Home pet parties barking up the right treemutts

Mutts:A mix of news and features for pet lovers

October 07, 2007|By Cynthia Hubert | Cynthia Hubert,McClatchy Tribune

Kristina Andersen sure knows how to bring a party to life.

"Carrot, vanilla or peanut butter?" she shouts, holding up cellophane bags of bone-shaped cookies. Immediately, Andersen is mobbed. A barkfest breaks out. Laughter fills the room.

Andersen, a perky Citrus Heights, Calif., animal lover, is hoping to cash in on America's obsession with its pets. People have long sold cookware and cosmetics in their homes, she reasons. Why not leashes, squeaky toys and doggie breath mints?

The time is right, say industry insiders. According to the American Pet Products Manufacturers Association, domestic critters inhabit 63 percent of households in the country, or more than 71 million homes. This year, Americans will spend an estimated $41 billion on their animal companions, nearly double the amount we shelled out a decade ago.

One of the hottest new concepts in Critterland is the home pet party, a gathering of animals and the people who are willing to open their wallets for them. The events are ringing up revenues for companies like Shure Pets, based in Chicago, and, Andersen hopes, for individual sellers like herself.

"The pet economy is on fire," said Andrew Shure, president and founder of Shure Pets. Shure launched his company in 2003 and has seen revenues increase every year, he said. Shure Pets has 1,600 "independent pet consultants" throughout the country, in all 50 states. "We're growing, though we're still a tiny company," he said.

On average, parties ring up about $400 in sales, said Shure, and consultants such as Andersen earn 25 percent commission. Party hosts earn credits toward merchandise.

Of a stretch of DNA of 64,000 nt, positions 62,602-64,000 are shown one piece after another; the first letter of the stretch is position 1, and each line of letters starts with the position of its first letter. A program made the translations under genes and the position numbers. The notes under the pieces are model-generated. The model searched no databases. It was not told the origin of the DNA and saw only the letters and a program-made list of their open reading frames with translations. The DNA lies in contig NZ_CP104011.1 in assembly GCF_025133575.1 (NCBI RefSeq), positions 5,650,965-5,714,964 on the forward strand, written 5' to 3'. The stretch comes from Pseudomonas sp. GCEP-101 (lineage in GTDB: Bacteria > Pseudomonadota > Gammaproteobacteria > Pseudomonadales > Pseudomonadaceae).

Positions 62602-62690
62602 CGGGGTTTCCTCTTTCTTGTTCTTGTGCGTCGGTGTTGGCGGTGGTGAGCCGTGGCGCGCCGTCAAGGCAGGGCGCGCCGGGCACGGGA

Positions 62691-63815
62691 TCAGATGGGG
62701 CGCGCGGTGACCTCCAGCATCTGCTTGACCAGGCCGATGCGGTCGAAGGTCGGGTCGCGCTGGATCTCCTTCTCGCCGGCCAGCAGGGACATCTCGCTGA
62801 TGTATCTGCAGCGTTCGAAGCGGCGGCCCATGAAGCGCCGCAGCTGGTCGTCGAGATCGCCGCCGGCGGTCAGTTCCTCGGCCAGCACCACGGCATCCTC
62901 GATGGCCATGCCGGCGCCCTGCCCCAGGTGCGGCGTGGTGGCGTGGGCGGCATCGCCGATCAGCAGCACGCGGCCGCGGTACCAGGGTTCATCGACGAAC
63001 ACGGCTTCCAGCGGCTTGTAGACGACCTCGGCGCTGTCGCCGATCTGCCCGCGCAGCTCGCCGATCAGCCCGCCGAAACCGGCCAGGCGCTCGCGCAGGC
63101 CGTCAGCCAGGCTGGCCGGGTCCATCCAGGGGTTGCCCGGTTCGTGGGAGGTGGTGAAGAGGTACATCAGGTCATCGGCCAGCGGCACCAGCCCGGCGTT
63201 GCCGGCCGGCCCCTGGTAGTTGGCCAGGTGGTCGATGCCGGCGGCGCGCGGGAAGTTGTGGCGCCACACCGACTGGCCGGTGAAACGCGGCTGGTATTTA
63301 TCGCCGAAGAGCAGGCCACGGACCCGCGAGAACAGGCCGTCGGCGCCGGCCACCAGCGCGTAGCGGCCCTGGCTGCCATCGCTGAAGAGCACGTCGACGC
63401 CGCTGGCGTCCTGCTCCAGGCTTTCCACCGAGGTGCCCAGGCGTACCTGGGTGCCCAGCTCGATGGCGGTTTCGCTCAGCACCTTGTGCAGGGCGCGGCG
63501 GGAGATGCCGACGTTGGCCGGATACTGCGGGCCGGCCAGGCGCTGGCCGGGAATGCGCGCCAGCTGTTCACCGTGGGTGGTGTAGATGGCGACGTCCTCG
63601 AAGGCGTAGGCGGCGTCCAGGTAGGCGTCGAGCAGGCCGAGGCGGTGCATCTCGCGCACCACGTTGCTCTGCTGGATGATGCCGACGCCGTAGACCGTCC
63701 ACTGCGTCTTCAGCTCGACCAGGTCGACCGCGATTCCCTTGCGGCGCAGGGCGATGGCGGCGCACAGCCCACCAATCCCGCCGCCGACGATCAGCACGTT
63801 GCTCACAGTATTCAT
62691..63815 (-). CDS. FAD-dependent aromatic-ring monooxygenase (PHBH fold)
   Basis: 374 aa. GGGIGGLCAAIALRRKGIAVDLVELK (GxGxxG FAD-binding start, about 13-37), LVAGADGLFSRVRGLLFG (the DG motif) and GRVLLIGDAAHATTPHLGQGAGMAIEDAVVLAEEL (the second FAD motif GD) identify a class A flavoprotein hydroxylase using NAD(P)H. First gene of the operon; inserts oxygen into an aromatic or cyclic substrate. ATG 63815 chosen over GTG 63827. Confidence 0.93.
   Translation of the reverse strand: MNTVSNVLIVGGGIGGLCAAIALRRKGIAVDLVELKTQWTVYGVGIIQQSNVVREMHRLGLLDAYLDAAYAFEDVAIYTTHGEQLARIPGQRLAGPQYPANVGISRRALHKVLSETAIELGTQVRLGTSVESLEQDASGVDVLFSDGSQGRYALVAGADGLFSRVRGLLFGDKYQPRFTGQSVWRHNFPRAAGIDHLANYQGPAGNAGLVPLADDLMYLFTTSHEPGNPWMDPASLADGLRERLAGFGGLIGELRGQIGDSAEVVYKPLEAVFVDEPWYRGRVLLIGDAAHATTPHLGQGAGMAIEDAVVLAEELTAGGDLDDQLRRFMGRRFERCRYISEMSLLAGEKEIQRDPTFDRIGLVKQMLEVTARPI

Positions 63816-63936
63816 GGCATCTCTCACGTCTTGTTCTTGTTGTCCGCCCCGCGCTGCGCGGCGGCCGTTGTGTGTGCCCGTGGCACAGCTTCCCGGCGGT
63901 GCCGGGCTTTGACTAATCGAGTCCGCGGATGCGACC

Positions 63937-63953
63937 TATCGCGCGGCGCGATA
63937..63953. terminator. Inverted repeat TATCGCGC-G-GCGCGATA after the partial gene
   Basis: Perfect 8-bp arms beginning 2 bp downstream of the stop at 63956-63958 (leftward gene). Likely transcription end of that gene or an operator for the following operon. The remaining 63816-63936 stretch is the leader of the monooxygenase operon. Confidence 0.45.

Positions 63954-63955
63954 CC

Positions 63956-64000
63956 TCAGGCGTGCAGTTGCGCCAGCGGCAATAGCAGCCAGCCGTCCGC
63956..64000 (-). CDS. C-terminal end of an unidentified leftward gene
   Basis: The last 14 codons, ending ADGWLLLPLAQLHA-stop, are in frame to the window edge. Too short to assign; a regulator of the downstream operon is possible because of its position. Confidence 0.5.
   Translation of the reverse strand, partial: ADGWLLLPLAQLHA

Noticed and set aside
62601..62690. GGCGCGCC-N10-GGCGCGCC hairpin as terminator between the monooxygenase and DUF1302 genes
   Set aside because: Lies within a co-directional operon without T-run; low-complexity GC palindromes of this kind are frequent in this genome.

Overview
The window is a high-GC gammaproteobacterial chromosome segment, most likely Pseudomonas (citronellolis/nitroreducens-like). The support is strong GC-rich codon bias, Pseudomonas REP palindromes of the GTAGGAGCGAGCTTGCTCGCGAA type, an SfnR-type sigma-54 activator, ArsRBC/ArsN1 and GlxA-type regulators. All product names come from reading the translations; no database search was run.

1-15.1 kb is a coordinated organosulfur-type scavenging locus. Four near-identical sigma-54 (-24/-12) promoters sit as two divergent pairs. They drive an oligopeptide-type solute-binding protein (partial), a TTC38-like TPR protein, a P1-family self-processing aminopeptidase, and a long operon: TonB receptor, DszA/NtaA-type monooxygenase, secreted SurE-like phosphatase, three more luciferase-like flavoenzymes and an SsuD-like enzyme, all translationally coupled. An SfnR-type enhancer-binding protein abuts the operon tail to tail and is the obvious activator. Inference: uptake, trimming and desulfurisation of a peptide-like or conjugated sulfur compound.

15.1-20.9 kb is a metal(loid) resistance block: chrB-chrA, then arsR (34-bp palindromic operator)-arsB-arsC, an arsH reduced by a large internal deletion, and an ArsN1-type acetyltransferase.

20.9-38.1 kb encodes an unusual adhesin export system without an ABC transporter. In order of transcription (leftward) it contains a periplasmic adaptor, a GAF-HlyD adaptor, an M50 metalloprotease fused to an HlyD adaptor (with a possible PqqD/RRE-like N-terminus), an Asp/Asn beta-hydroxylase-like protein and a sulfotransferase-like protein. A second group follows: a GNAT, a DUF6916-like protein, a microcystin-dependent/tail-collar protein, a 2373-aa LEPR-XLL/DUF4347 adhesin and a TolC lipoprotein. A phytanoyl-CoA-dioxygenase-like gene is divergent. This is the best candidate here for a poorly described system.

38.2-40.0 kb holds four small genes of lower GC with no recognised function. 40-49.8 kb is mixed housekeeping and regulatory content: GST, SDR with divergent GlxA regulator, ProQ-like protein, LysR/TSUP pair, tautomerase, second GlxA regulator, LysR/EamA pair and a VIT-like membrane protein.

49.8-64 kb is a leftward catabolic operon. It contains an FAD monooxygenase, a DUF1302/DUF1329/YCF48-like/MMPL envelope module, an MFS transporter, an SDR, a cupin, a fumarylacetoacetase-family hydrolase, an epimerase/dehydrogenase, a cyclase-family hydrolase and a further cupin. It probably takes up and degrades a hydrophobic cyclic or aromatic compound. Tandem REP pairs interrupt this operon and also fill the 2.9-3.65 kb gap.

Andersen is throwing her debut party on a warm Saturday at her sister Sherry Langbein's home in Antelope, Calif. Human guests have been encouraged to bring well-behaved pets, who are allowed to sample some of the wares.

Inside Langbein's living room, guests munch on snacks and sip punch, keeping an eye on their animals while perusing the 2008 Shure Pets Cat-alog. They find shampoo for dogs, cats and even ferrets. Scented spritzers to freshen stinky canine coats. Pet dental kits and "calming elixirs." Signs that announce "It's the Cat's House." Bowls and beds and brushes and chew toys.

"This is the best day of my whole entire life!" Andersen gushes, standing behind a table where she has laid out a sampling of products. "I am so excited!" Though she has never been an Avon lady or sold Amway, Andersen knows how to work a crowd. She tells her audience of a dozen people that many Shure Pets products are organic and all natural, and most are made in the United States. "Let's buy American!" she said.

Her pitch seems to be working. Kristen McCullough, whose Weimaraner, Misty, has enthusiastically devoured several "jerky log dogs" at the gathering, is ordering a sturdy new brush and a container of waterless shampoo.

"It's just what we need," said McCullough, whose family includes a Queensland heeler, Bella, and a cat, Lily.

"We all love our animals," she said, as Lucy the pug zips past her in a blur. "This is a really fun way for everyone to shop for them."

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